LONDON (Reuters) - London braced on Sunday for more violence after some of the worst riots seen in the British capital for years which politicians and police blamed on criminal thugs but residents attributed to local tensions and anger over hardship.
Rioters throwing petrol bombs rampaged overnight through an economically deprived district, setting police patrol cars, buildings and a double-decker bus on fire.
“There is Twitter conversations that people are being asked to meet again down in Tottenham so we are all concerned but clearly we will be much better prepared this evening,” Richard Barnes, London’s Deputy Mayor, told BBC TV.
Police Commander Adrian Hanstock told Reuters there was “a lot of ill-informed and inaccurate speculation on social media sites” that could inflame the situation.
“Should we receive any indication that there will be any further violence or offending, there is a robust policing plan in place and we will respond appropriately with the resources available to us,” he said.
Police said 26 officers were injured as rioters bombarded them with missiles and bottles, looted buildings including banks, shops and council offices, and torched three patrol cars near Tottenham police station in north London.
The riots erupted after a street protest over the fatal shooting of a man by armed officers this week turned violent.
Residents said they were forced to flee their homes to escape the trouble as mounted police and riot officers on foot charged the crowd to push rioters back.
As day broke, the Metropolitan Police, which will handle next year’s London Olympic Games in what is expected to be Britain’s biggest peacetime operation, faced questions about how the trouble had been allowed to escalate.
The disturbance was only finally brought under control on Sunday after hours of sporadic clashes. Buildings were still smouldering, bricks littered the roads and burglar alarms continued to ring out.
At a nearby retail park, electrical stores and mobile phone shops had been ransacked, with boxes for large plasma televisions discarded outside, along with CDs and glass from smashed windows.
“They have taken almost everything,” said Saad Kamal, 27, branch manager of retailer JD Sports. “Whatever is left is damaged.”
Local member of parliament David Lammy said they did not know if everyone had escaped flats above shops that were gutted by fire. “A community that was already hurting has now had the heart ripped out of it,” he told reporters.
Police and community leaders said the community had been horrified by what happened and appealed for calm amid fears that further rioting could break out or spread to other areas.
The trouble broke out on Saturday night following a peaceful demonstration over the shooting of Mark Duggan, 29, who was killed after an exchange of gunfire with police on Thursday. Duggan’s death is now being investigated by the independent police watchdog.
The riots also come amid deepening gloom in Britain, with the economy struggling to grow amid deep public spending cuts and tax rises brought into help eliminate a budget deficit which peaked at more than 10 percent of GDP.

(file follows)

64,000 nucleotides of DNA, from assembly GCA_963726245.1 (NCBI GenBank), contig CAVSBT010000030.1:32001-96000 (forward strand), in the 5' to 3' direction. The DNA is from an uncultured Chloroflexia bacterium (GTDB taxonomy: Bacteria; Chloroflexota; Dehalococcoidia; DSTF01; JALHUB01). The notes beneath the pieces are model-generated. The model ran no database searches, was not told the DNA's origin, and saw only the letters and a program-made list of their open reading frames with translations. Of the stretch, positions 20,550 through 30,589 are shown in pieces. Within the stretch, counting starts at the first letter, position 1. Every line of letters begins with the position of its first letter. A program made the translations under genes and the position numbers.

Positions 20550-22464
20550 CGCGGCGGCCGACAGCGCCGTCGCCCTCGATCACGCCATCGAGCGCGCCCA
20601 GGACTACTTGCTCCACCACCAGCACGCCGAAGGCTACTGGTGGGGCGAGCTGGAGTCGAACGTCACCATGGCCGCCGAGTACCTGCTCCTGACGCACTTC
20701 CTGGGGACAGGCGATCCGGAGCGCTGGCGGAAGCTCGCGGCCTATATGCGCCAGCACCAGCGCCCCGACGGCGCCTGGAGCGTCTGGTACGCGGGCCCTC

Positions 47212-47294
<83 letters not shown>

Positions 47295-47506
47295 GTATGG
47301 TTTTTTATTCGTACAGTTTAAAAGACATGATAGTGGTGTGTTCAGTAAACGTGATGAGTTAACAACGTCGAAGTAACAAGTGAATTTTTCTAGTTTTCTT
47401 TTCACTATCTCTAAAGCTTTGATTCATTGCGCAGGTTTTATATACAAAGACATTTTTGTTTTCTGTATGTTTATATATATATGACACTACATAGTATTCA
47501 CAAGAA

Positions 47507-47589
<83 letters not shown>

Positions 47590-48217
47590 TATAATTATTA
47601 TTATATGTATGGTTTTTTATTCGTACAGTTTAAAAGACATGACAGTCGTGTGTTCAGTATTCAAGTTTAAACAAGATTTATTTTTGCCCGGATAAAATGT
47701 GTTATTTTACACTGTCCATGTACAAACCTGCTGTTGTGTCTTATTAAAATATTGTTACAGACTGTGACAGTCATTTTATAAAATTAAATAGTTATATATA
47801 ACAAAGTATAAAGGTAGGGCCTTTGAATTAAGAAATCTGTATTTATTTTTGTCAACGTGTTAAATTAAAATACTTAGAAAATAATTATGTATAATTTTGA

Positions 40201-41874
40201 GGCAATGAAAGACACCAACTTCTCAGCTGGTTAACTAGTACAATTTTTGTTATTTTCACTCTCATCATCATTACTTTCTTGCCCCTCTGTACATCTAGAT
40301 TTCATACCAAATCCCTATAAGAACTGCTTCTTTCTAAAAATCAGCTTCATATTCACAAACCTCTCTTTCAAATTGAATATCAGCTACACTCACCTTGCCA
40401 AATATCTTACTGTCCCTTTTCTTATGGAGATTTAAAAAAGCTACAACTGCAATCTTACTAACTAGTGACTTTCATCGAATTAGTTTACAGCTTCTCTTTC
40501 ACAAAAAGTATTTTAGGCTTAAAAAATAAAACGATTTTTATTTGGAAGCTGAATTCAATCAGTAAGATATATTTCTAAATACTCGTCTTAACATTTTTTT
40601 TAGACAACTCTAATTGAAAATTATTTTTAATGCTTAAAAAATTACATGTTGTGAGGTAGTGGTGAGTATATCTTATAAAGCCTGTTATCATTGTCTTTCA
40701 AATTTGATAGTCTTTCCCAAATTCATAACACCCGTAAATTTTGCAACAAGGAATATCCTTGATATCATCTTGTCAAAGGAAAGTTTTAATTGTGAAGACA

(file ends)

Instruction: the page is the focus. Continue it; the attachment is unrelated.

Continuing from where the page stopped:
“Tottenham is a deprived area. Unemployment is very, very high ... they are frustrated,” said Uzodinma Wigwe, 49, who was made redundant from his job as a cleaner recently.
“We know we have been victimised by this government, we know we are being neglected by the government,” said another middle-aged man who declined to give his name. “How can you make one million youths unemployed and expect us to sit down?”
Tottenham has a large number of ethnic minorities and includes areas with the highest unemployment rates in London. It also has a history of racial tension with local young people, especially blacks, resenting police behaviour including the use of stop and search powers.
The disorder was close to where one of Britain’s most notorious race riots occurred in 1985, when police officer Keith Blakelock was hacked to death on the deprived Broadwater Farm housing estate during widespread disturbances.
Locals said there had been growing anger recently about police behaviour.
“I’ve lived in Broadwater Farm for 20 odd years and from day one, police always pre-judge Turks and black people,” said a 23-year-old community worker of Turkish origin who would not give his name.
Fingers were also pointed at the police for failing to anticipate the trouble, although Commander Hanstock said there had been no hint of what was coming. He said they expected to add to the 42 people already arrested.
The London force has been heavily criticised for its handling of recent large protests against austerity measures, while its chief and the top counter-terrorism officer have quit over the handling of the News Corp phone-hacking scandal.
“I‘m concerned that what was peaceful protest ... turned into this and it seemed to go on for many hours before we saw the kind of policing that I think is appropriate,” Lammy said.
Politicians said criminals and thugs, rather than those with genuine grievances, had taken advantage of the situation.
“The rioting in Tottenham last night was utterly unacceptable,” a spokesman for Prime Minister David Cameron said. “There is no justification for the aggression the police and the public faced, or for the damage to property.”
The capital also saw riots at the end of last year when protests against government plans to raise tuition fees for university students in the centre of London turned violent with police and government buildings attacked.
During the most serious disturbances last December, rioters targeted the limousine belonging to heir-to-the-throne Prince Charles and his wife Camilla, kicking its doors, cracking a window and reportedly jabbing Camilla with a stick.
Editing by Louise Ireland